In order for fuel cell vehicles to become a popular option for purchase, they would not only need to be more affordable, but would have to outlive their payment plans, which brings me to my next point.
Fuel cell vehicles currently have a much shorter life expectancy than traditional gasoline and diesel vehicles. According to fueleconomy.gov, FCV life expectancy has increased significantly to 75,000 miles but is still 125,000 miles shy of the average traditional vehicle life expectancy (200,000 miles), according to TIME.
For leasing purposes, a 75,000 mile life expectancy for the fuel cell system isn’t a deal breaker, since most drivers won’t come close to driving that many miles over the course of a three year lease. However, when FCVs become an option to buy, they’ll have to be capable of running for many more miles before competing with traditional vehicles.
Fuel cell vehicles take under ten minutes to refuel, though a tow truck may be required to access the nearest pump. Unless you live in Southern California, finding a public hydrogen fueling station is almost impossible with only two other states in the country having even one of these public stations.
The map below shows all the current public hydrogen fueling stations in the U.S. to date, compliments of fueleconomy.gov. Not a lot of choices.....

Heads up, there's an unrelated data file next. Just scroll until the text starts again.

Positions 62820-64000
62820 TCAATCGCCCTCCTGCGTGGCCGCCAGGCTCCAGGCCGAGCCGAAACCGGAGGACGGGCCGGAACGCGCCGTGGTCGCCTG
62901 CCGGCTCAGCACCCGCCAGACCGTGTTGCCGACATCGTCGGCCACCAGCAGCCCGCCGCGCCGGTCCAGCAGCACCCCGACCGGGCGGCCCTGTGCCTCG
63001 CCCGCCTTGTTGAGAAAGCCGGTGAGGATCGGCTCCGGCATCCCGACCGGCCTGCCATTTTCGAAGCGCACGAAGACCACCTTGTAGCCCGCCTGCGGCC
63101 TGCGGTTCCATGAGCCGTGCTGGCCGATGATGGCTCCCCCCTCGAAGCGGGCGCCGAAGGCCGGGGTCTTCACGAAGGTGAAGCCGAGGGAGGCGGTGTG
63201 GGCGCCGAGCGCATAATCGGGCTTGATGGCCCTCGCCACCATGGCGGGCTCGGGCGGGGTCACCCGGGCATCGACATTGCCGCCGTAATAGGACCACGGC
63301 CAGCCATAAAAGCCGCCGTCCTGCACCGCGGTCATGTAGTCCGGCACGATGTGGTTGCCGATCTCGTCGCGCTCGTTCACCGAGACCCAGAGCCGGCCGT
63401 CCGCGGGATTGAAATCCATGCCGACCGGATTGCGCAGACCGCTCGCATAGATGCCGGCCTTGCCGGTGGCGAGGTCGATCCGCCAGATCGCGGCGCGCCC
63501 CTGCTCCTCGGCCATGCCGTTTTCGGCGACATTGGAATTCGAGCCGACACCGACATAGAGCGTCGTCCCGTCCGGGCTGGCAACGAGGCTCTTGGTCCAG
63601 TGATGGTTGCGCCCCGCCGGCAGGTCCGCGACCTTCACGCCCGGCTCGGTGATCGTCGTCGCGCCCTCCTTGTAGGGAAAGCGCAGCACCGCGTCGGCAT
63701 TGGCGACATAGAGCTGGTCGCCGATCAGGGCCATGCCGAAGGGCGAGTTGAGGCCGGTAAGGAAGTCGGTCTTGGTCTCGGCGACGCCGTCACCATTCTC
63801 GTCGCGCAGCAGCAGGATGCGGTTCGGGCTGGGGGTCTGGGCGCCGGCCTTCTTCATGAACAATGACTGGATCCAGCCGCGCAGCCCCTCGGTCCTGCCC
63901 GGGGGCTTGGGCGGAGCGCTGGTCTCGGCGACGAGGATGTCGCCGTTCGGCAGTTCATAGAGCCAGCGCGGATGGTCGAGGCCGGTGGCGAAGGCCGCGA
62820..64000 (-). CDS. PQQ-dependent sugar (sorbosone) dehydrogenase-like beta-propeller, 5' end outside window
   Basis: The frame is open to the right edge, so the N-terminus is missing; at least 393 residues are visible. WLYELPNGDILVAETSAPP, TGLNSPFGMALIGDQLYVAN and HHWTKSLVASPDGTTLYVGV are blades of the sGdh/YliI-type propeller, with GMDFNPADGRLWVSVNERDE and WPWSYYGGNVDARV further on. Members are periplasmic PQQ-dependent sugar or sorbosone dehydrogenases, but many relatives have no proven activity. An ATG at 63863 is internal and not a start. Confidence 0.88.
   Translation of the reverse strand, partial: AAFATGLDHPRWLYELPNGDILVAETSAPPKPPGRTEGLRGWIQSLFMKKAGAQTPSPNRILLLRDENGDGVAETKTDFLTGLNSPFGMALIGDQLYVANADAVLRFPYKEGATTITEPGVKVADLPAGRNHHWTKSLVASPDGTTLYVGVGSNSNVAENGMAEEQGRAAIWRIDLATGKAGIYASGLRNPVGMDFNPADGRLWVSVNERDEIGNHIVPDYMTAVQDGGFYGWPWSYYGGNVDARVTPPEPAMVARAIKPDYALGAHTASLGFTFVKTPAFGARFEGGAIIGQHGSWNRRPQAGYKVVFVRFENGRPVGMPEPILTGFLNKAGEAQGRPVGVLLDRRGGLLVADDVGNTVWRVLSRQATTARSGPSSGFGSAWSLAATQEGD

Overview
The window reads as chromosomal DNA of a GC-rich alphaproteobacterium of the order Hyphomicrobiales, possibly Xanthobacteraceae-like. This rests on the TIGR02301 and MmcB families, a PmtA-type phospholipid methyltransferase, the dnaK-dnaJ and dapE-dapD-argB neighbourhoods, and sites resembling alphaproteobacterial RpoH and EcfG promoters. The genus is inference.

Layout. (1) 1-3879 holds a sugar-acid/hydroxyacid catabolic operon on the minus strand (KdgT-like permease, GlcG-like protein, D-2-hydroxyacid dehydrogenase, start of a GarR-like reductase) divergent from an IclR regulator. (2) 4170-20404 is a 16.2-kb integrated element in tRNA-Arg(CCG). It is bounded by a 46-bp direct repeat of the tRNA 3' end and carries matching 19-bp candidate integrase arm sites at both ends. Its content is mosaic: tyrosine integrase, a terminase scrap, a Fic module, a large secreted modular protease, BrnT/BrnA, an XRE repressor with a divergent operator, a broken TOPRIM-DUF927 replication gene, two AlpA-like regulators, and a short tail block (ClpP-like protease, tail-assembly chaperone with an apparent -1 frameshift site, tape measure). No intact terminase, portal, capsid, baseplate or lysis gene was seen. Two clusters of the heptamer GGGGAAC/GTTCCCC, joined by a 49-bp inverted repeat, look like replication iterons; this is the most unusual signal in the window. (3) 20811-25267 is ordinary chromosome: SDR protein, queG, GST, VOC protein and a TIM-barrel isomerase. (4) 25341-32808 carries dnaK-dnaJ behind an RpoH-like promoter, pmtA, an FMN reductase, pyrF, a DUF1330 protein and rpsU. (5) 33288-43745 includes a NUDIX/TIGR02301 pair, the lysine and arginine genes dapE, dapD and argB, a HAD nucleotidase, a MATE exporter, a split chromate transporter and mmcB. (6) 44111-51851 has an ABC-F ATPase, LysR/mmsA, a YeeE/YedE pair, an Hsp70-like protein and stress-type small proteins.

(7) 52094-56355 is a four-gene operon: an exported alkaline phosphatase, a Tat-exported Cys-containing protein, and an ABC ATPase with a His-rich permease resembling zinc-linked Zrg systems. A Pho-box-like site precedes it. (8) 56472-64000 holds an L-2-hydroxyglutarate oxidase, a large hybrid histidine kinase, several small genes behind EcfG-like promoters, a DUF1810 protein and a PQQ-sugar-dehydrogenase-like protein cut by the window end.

Until the hydrogen infrastructure develops in other states, FCVs are only available to consumers in Southern California.
Building hydrogen fueling stations is very expensive and requires nearby production plants with efficient fuel transport to be cost effective. According to Alternative Fuels Data Center, the U.S. Department of Energy has launched a “public-private partnership with fuel cell electric vehicle original equipment manufacturers,” called H2USA, to advance hydrogen infrastructure for consumers.
Fuel cell technology is not quite as clean as manufacturers and various green initiatives are making it out to be.
Yes, it is true that fuel cell vehicles produce zero tailpipe emissions... but there’s a catch. Though FCVs are completely clean, the production of hydrogen is not. Unless hydrogen is produced by renewable energy sources such as solar or wind energy, the by-product of green house gases, or GHGs, is unavoidable. Still fuel cell technology is ultimately much cleaner than the tailpipe emissions from conventional vehicles. Fueleconomy.gov states that “conventional gasoline vehicles generate roughly 2-12 times more GHGs per mile than fuel cell vehicles.”